Women Activitists should go Slow on Cohabitation Laws

By abbey semuwemba

I love men and women who fight for women rights all over the world but I think the latest proposals from Uganda women activists that appeared in the Newvision are kind of pulling the women behind. I'm not going to go into issues like 'divorcing a man with a big penis' because there is no law that can effect that, but I would like to pick on the issue of cohabitation because I think our society is again promoting concepts that are anti-cultural and anti -religious, something I find disappointing to our generation. We are copying a lot of things from the developed nations but we never asses them properly before we bring sell them to our people back home.

In these developed nations such as the UK where I live, marriage has been steadily weakened as cohabitation and homosexuality have intruded and fought to be accepted in the society. The marriage we have grown up knowing which is a sacred union between a man is and a woman before God and man, has been rejected as unworkable, laughable, hopelessly old fashioned and contrary to the basest of human sexual urges. Marriage is now openly being supplanted with cohabitation which I find so contrary to our African beliefs and religion.

Therefore, if we give legal rights to couples cohabiting in Uganda, the laws safeguarding marriage between man and woman will not be promoted so much, yet in no way can cohabitation be placed on the same level as marriage. The sense of responsibility for another that distinguishes marriages from alternatives such as cohabitation will be lost in the process if it becomes a respectable alternative to marriage. For instance, in 2007, The Church of Sweden announced its willingness to allow gay couples to marry in church and suggested that marriage laws be renamed "cohabitation laws''.

In USA, cohabitation is not legally allowed in about seven states though most of these laws are not enforced, among these include: Virginia, West Virginia, Florida, Michigan, Mississippi and North Dakota. Four other states -- Illinois, Minnesota, South Carolina and Utah -- have laws against fornication, defined as unmarried sex, according to Dorian Solot of the Alternatives to Marriage Project, a group based in Albany, New York which advocates for equality and fairness for unmarried people. Yes, Supreme Court, in 1967, ruled that Florida's criminalization of interracial marriage and cohabitation was illegal, but I'm yet to find out how this case progressed. The American Civil Liberties Union has also unsuccessfully been trying to overturn some of these laws in several states but at least the Americans who made these laws should be applauded for fighting for marriage, religion and culture.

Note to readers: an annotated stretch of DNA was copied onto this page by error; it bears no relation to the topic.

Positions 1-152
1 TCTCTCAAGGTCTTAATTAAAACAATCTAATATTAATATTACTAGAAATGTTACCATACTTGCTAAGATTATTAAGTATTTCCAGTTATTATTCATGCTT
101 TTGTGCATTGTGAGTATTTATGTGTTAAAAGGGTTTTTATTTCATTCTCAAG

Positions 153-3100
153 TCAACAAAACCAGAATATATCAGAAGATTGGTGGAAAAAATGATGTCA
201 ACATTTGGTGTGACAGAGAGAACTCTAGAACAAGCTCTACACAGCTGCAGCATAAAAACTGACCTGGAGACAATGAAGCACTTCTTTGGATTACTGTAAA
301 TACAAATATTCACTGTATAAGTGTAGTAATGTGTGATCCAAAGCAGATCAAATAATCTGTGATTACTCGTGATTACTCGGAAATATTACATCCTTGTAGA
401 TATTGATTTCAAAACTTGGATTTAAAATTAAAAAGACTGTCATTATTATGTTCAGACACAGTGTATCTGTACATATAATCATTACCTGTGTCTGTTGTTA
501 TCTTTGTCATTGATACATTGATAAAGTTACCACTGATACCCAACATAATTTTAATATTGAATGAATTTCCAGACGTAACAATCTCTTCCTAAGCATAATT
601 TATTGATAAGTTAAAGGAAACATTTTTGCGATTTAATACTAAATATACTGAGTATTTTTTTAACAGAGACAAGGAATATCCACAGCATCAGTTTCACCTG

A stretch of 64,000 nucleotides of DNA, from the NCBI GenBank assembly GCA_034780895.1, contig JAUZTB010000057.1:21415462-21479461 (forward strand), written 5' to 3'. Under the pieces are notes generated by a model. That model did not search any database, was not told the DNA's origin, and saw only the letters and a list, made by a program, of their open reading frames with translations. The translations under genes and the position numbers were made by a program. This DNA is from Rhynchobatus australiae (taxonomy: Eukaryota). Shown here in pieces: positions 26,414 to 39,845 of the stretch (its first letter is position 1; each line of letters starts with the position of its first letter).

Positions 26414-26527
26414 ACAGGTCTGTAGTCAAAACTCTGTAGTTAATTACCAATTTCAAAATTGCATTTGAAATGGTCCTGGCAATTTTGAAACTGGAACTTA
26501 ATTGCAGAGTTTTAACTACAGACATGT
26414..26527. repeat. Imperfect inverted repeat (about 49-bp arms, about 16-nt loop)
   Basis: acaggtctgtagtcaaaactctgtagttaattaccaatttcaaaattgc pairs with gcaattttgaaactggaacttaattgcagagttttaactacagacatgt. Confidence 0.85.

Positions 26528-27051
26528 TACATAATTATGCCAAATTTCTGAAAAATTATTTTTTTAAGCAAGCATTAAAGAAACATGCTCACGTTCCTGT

Some people claim that living together outside of marriage is the only way two people can learn if they are right for marriage, something some people call 'testing' or 'okulozako' in Luganda, but the truth is that the increase in cohabitation has been accompanied by an increase in the divorce rate. The 'testing' may become too much and leads to someone losing interest after a while, yet sex is one of the main sources of women bargaining power in a relationship. For example,Britain now has the highest divorce rate in the European Union. In 1983 there were over 147,000 divorces granted by the courts. By 1994, this number had increased to 165,000. In USA the divorce rate increased from 708,000 in 1970 to 1,175,000 in 1990. Whereas during the same period the marriage rates have remained virtually static, despite the rise in 'marriageable age' populations. One survey carried out in USA indicated that marriages are more likely to fail if preceded by cohabitation.

That said, I agree that if couples have been cohabiting for at least 10 years then they should have some rights but not at the same level of marriage, for the sake of protecting the institution of marriage. For instance, France in 1999 introduced a civil contract called the Pacs, which gives some rights to cohabiting couples, regardless of sex. These do not include the full rights of marriage, notably over taxes, inheritance and adoption. Uganda being a poor country, most couples take about 10 years to do something meaningful with their lives- so that time frame for cohabiting couples looks fine. But the truth is that every parent who has got a daughter in marriageable age would like to see them settled in a proper, secure, and recognised relationship, and this can only be marriage, not anything else.

Abbey Kibirige Semuwemba